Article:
Topic: LotFP Looking for Adventure Writers
Lamentations of the Flame Princess is looking for submissions for its series of fantasy/horror adventure modules for the Weird Fantasy Role-Playing game. Each module will be published as a 32-page, A5-sized book, which averages out to 15,000-20,000 words in length plus maps.
Your first contact with LotFP should be an outline of your proposed adventure. This outline should include:
The title of the work
A brief synopsis no more than two paragraphs in length
A list of the adventure's intended subsections with a brief description of each each subsection which should be no more than one or two lines in length.
Keep in mind that if LotFP is interested in working with you, your submission will undergo a developmental process before it is published. Part of this process involves both editing and, if necessary, making changes to your submission.
Playtesting should be done by you before submitting the final draft. If you do not play your creations you have no business expecting anyone else to do so.
While the core of the system used in the Weird Fantasy Role-Playing game is very familiar and traditional, these adventures are very different in feel and style to that found in scenarios published for other fantasy RPGs!
When writing for Weird Fantasy Role-Playing, your submission should take into account the following elements:
Present the adventure as if it takes place during the Early Modern period, roughly between the years 1600 C.E. And 1650 C.E of our own history. You do not need to be a student of geography or history to write a LotFP adventure, but when it comes to cities and nations and cultures, your adventure must be real-world. You are still free to completely invent local areas and should remember that for Weird Fantasy Role-Playing adventures feeling historically accurate is just as good as being accurate.
Note that "real-world" in feel means REAL-WORLD in feel. Not "secret history," not "fantasy Earth." For example, when you tell people about A Nightmare on Elm Street, you don't tell people that it takes place on a fantasy version of Earth where a child killer turns into a magical man able to kill through dreams. The setting is our Earth, even though there clearly is a magical dream man in the movie.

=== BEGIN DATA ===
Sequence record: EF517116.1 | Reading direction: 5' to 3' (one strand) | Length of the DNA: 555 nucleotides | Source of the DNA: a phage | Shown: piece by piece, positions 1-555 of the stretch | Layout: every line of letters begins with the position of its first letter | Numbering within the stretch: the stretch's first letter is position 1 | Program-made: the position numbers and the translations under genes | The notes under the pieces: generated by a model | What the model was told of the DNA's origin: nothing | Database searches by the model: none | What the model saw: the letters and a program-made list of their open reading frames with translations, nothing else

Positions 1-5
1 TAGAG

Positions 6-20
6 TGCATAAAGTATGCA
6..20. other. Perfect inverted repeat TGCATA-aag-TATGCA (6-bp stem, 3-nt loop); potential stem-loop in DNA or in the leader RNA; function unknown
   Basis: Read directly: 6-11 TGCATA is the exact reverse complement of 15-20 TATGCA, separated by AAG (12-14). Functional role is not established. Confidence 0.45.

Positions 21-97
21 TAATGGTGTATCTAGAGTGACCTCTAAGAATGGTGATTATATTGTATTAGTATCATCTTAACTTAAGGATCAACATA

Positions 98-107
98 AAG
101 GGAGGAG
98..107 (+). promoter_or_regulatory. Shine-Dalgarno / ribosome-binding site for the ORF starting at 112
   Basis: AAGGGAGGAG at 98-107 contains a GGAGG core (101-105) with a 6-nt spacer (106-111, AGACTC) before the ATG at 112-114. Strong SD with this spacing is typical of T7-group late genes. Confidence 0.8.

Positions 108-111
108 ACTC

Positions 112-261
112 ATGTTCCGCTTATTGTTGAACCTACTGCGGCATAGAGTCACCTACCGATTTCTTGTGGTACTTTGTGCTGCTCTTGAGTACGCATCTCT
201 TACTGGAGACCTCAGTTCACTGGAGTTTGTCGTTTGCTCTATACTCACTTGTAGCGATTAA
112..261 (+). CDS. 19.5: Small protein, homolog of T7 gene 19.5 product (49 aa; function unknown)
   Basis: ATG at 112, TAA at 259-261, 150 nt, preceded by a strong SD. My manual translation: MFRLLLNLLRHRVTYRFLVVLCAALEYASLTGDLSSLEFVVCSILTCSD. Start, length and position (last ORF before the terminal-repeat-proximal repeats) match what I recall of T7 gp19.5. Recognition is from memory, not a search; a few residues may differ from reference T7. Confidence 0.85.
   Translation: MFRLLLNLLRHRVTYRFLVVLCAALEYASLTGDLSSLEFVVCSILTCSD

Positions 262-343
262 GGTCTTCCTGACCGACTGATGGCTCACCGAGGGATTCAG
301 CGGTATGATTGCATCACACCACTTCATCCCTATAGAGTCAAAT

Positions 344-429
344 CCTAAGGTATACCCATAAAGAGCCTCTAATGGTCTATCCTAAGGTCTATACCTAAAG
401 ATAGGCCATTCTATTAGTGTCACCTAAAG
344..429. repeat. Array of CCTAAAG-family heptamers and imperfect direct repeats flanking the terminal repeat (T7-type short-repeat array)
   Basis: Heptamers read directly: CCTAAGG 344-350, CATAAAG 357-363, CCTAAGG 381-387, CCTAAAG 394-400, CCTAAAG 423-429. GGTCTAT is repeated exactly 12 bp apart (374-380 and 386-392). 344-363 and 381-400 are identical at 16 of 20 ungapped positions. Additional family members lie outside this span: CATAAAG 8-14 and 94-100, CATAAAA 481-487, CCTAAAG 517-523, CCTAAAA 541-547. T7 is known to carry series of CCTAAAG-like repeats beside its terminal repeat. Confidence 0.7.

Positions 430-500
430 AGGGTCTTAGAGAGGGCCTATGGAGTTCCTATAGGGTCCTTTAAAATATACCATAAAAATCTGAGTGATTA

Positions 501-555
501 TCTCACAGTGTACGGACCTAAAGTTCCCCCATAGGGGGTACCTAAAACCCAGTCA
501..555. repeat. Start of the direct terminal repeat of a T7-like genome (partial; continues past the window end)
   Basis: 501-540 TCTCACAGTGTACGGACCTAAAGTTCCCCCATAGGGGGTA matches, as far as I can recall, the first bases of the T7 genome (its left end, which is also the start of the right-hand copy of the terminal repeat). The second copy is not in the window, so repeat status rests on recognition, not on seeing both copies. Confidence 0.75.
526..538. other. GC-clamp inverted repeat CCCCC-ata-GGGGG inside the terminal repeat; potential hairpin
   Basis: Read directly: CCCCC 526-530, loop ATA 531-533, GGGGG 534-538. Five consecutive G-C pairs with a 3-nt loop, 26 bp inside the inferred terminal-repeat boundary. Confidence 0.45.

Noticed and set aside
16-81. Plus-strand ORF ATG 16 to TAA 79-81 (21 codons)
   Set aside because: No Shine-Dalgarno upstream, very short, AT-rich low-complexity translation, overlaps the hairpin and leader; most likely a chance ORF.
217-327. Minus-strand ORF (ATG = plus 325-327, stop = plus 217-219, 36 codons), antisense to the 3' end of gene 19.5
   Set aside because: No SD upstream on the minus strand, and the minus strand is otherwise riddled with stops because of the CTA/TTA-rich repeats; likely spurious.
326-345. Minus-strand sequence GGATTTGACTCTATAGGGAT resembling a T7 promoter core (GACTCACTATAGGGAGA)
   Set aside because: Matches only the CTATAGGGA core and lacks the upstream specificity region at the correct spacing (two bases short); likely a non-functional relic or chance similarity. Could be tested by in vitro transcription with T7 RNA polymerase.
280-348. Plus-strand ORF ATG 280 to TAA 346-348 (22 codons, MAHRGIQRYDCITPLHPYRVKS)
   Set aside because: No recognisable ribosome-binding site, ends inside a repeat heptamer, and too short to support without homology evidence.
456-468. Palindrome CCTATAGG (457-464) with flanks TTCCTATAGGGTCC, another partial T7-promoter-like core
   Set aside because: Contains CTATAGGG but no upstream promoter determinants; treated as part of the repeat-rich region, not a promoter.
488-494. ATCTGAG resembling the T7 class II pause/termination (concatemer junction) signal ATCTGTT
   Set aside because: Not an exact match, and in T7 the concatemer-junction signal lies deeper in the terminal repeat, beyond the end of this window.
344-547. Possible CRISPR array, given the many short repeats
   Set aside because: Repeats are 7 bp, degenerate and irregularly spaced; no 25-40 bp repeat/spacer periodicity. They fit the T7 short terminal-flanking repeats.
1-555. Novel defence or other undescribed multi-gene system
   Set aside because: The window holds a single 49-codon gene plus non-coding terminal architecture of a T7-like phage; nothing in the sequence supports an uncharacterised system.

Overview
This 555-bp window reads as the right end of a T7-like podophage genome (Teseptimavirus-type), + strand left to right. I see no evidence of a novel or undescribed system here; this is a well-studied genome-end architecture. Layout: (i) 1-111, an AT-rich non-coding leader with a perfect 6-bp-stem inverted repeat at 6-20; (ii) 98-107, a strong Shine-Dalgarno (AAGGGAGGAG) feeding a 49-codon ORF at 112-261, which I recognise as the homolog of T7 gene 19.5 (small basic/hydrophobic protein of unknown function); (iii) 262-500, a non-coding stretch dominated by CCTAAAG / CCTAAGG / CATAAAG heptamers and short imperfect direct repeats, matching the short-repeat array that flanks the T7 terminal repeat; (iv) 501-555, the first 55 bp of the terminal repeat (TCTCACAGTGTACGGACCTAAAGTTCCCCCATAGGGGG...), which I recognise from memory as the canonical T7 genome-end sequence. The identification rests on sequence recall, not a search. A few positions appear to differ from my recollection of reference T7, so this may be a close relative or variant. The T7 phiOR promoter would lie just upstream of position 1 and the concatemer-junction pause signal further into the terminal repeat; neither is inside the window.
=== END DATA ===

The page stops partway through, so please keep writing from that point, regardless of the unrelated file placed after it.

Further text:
Yes, I know demi-humans are in the rules. They are there for ease of compatibility for people using LotFP for classic-style gaming. Do not use them for things intended to be "canon" LotFP. They don't exist in the world of your submitted adventure.
Every monster in the adventure (other than real-life animals) should be an individual and unique creation. They should be used sparingly. LotFP encourages a "monster of the week" format rather than ecosystems of strange and unusual creatures.
Magic items must also be rare and unique, and never part of normal society. Magical items encountered should present the Player Characters complications with the potential for ill rather than as their expected reward or treasure, or as a form of guaranteed power-ups.
NPCs with class and levels should be rare. Soldiers and kings and most everyone living in the world are 0-level characters.